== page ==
Al-Malik al-Zahir Barquq as Millennial Sovereign?

By Noah Gardiner
Submitted to Session P4847 (Fashioning Philosopher-Kings in the Post-Mongol Persian Cosmopolis, 13th-19th Centuries (I), 2017 Annual Meeting
13th-18th Centuries;
LCD Projector without Audio;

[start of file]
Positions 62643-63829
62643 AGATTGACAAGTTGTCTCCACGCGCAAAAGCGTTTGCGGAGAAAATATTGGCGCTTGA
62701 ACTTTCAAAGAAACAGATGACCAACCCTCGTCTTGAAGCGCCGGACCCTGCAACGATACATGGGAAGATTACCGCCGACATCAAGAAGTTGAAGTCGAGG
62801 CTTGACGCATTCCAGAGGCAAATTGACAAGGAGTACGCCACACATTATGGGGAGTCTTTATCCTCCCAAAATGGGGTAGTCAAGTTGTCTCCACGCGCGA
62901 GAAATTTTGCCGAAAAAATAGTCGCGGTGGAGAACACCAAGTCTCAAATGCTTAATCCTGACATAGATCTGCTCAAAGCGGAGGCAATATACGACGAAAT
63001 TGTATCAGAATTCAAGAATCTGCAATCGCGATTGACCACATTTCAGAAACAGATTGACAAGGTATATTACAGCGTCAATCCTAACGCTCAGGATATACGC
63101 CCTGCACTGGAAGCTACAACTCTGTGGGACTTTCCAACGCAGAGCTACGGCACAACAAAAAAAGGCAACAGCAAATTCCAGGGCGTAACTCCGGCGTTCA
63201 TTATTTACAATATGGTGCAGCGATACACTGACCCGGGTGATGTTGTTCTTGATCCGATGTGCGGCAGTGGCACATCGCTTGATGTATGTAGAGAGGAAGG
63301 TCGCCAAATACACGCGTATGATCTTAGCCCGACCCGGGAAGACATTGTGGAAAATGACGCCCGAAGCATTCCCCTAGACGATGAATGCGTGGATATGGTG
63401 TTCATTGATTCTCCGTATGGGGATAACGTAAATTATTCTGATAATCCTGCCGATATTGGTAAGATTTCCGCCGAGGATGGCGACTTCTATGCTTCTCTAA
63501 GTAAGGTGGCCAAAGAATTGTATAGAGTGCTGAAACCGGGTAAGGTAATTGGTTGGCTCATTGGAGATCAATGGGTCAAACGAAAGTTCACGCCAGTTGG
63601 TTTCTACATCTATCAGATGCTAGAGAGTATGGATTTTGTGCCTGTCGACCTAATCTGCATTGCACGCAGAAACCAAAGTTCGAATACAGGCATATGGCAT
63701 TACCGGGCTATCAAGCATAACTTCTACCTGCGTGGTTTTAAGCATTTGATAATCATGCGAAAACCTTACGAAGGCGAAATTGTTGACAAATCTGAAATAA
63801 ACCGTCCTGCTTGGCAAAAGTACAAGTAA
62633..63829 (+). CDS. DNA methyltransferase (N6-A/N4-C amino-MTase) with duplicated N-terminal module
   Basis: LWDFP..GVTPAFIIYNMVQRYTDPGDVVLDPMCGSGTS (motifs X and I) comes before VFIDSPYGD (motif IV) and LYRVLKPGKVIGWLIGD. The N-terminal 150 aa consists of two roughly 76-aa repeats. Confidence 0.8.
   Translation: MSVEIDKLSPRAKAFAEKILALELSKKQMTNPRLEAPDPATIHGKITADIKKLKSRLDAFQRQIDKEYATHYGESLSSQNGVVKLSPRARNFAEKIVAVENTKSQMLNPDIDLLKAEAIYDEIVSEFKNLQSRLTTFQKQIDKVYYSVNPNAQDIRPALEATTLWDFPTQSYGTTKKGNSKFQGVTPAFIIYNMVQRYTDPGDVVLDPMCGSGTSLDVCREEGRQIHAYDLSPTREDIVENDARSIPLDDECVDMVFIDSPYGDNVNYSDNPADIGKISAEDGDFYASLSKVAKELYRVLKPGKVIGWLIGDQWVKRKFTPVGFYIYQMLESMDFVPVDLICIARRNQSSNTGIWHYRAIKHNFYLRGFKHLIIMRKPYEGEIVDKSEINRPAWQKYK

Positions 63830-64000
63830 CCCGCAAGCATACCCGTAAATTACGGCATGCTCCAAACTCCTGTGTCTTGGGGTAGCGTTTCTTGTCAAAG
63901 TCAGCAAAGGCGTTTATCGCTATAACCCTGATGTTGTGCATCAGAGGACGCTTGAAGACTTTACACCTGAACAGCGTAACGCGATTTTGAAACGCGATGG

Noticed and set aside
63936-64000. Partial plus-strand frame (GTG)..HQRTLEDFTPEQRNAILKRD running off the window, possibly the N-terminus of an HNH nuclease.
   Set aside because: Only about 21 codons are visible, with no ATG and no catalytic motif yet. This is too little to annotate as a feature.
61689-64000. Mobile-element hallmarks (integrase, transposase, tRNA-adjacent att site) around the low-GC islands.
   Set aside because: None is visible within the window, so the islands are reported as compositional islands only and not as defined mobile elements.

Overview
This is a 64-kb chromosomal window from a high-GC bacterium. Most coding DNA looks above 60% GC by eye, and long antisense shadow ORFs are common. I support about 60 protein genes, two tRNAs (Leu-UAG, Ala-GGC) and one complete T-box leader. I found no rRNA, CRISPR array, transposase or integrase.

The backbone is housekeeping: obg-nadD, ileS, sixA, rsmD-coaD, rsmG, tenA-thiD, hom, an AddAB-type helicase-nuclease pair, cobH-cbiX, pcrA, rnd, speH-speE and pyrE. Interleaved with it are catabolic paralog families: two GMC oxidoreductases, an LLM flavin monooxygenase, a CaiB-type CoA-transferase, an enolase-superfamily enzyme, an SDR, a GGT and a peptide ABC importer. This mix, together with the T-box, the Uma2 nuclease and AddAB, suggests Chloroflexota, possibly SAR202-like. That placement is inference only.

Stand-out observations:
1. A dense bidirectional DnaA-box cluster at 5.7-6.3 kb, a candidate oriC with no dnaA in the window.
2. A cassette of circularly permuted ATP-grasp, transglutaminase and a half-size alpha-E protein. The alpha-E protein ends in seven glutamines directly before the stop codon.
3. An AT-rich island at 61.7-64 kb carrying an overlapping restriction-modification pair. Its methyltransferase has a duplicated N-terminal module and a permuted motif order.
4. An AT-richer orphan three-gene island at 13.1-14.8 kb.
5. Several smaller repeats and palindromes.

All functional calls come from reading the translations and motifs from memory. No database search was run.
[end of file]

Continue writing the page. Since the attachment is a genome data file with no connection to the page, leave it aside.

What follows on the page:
While discussions of “millennial sovereignty”—notions of kingship legitimized on eschatological grounds—have focused primarily on the Persianate world of the ninth/fifteenth century and later, this paper explores indications that similar ideological avenues were explored at the court of the Mamluk sultan al-Malik al-Zahir Barquq (r. 784/1382-801/1399). The first of the post-Qalawunid, Circassian sultans, Barquq’s rise to power and reign were marked by questions of legitimacy and internal and external turmoil that were extreme even by the standards of the Mamluk period, and evidence addressed in the paper suggests that he and members of his court sought out novel means of asserting divine license for his rule. Drawing on the writings of 'Abd al-Rahman al-Bistami, Sayyid Husayn al-Akhlati, Ibn Hajar al-'Asqalani, Ibn Khaldun, and others, it is argued that a coterie of practitioners of the occult “science of letters and names” ('ilm al-huruf wa-al-asma') Barquq fostered, including many individuals of Persianate origin, helped formulate an ideology of Sufi-inflected millennial sovereignty for their patron. Beyond questions of Barquq’s embrace of such an ideological program, the paper explores the notion that eighth/fourteenth-century Cairo was an important cauldron for the formulation of these ideas that would so shape religio-political dynamics of the Persianate world.